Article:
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I just need a bit of normal!
Because of death, we appreciate life #6
A little while ago, I shared a blog on Anticipatory Grief. The scenario followed a couple in a doctor’s surgery where they were told “there is nothing more we can do.” Such devastating news, knowing life has an end point, leads to a whole gamut of emotions, for life has forever changed. The ‘normal’ of life has shifted somewhat. This new normal is known to people in grief circles, as anticipatory grief; a grief which is anticipating some kind of tragedy in the future. It is a grief where the physical loss has not yet occurred, but life is different somehow.
News as tragic as this, is often accompanied by hospital visits and car parking, maybe new arrangements at home, doctors and specialist visits, and the constant dread these are the final days. What used to be a relaxed start to the day, breakfast, going out for coffee, movies and catching up with friends, has been replaced by ‘some new’ routine.
We are ‘creatures of habit’ , well I know I am anyway, and it can be a bit of a trick when the routine gets ‘out of whack.’ While we are in the midst of the demands of a loved ones ailing health, there is little time, maybe even little desire, to consider what has actually been lost. The default position becomes one of caring and sensitivity, with surrounding friends and family, being a little lost as to how to respond. It is almost like walking on egg shells as we don’t want to disrupt, what is in fact an ‘awkward’ situation.
But I wonder what it is like for the ‘carer’ who never thought they would be in this situation. Maybe they are shouting “I am still here, and I need some normal!. Life is really hard, but I need the life I have always known. I need to be seen as so much more than a victim of a tragic situation. Please I need my friends and families to just hang out with me. In fact it is quite lonely for me.”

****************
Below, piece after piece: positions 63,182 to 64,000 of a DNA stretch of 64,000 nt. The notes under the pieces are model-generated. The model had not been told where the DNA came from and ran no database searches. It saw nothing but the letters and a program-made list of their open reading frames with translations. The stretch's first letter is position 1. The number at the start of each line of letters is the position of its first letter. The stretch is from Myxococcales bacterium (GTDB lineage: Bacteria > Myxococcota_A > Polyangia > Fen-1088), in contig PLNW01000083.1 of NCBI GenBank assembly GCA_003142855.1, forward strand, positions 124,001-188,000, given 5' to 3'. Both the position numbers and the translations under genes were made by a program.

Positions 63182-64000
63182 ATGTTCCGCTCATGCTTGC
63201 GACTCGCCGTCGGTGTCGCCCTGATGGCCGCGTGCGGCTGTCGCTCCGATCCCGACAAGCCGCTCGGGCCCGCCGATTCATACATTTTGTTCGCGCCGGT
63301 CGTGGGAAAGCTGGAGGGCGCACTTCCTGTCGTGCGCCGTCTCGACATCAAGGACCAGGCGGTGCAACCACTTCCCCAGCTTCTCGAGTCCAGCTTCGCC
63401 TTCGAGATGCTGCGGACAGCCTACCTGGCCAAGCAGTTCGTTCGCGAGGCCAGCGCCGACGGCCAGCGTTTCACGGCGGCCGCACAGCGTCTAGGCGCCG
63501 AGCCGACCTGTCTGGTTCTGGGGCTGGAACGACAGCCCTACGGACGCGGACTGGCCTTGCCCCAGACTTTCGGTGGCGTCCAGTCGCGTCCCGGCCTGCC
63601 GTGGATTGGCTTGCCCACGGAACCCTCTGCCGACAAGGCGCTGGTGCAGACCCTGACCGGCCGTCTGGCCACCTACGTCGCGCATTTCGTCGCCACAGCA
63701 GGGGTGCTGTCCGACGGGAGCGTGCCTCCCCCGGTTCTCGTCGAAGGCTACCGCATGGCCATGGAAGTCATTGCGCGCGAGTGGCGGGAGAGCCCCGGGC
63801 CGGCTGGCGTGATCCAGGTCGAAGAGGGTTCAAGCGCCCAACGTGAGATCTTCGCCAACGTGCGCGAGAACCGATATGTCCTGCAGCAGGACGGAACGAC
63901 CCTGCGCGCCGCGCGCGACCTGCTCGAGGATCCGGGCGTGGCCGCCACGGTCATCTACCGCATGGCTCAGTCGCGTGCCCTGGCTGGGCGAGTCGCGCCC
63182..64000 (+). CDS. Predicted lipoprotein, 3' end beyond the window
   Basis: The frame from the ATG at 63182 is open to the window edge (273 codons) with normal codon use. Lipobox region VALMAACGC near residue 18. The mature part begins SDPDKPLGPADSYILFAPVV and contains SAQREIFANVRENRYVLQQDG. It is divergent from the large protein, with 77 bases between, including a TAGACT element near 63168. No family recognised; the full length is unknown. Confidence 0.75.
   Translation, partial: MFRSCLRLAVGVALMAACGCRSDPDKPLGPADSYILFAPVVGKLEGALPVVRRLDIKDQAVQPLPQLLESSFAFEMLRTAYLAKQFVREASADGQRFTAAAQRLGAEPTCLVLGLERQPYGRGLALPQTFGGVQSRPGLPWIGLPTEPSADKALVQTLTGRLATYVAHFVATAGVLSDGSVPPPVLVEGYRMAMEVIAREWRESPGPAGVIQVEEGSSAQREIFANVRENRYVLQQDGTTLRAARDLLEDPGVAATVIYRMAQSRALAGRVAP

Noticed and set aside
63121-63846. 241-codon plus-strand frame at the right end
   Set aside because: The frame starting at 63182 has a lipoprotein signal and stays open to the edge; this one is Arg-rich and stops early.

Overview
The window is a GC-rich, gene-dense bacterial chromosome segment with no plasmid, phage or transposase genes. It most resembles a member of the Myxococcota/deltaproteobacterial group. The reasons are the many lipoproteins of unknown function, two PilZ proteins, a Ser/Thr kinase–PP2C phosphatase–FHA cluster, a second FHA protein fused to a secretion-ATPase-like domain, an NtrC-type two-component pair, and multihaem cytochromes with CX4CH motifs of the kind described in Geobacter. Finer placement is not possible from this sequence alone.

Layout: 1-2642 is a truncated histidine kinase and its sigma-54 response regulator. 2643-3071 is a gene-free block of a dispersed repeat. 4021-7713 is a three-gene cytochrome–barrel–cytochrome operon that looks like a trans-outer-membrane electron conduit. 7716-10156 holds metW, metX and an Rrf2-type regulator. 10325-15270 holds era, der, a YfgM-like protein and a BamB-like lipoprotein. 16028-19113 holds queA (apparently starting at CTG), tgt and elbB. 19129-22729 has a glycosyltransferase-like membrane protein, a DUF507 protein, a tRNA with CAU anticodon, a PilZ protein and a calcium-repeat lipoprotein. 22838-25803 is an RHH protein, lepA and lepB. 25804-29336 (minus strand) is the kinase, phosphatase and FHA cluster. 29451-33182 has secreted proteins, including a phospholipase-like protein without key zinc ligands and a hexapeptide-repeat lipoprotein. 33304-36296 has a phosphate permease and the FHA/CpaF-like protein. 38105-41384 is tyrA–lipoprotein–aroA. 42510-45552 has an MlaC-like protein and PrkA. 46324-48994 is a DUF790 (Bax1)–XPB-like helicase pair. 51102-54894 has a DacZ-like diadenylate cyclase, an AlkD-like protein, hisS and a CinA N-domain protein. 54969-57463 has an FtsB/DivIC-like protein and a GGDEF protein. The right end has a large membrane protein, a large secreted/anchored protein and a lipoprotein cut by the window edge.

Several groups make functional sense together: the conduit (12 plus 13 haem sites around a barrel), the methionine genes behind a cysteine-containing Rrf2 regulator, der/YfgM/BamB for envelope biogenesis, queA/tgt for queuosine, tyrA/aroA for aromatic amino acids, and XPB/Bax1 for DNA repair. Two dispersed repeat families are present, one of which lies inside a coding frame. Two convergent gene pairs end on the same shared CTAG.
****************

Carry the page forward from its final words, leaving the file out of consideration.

For some friends this may be exactly what they need to hear. It is with such words they can relax, be themselves, and just be the friend they need to be. It is by this restoration to some semblance of ‘normal’ they will be able to get through the caring, love is compelling them do to. Yes we do need the sensitivity, but we also need the normal. Ask the carer what routines are still important, and invite them to be a part of it. Instead of being the listening and sensitive friend, just be the companion you have always been. It could be the carer will feel more comfortable to articulate how they are really feeling.
There was a couple I was involved with, where the husband very admirably cared for his ‘vibrant, life of the party’ wife for over two years before she died. They were both members of a golf club, and during those two years, the husband continued to enjoy a round of golf each week. This saved him! At the funeral there were so many members of the golf club present, and it certainly was a shared experience. A shared experience that would sustain him going forward.
Don’t forget the normal! It is through the routines of life, even when they tragically shift, that become so critical to our well being. Sometimes we just need to say “I am picking you up in ten minutes” because you just know as a friend, or as family, it will be appreciated.
The commentary in this blog is intended to be general in nature. It is just some observations from one fellow traveller in life to another. If anything in this blog raises issues for you, please call Lifeline on 13 11 14 or consult with a trusted medical professional.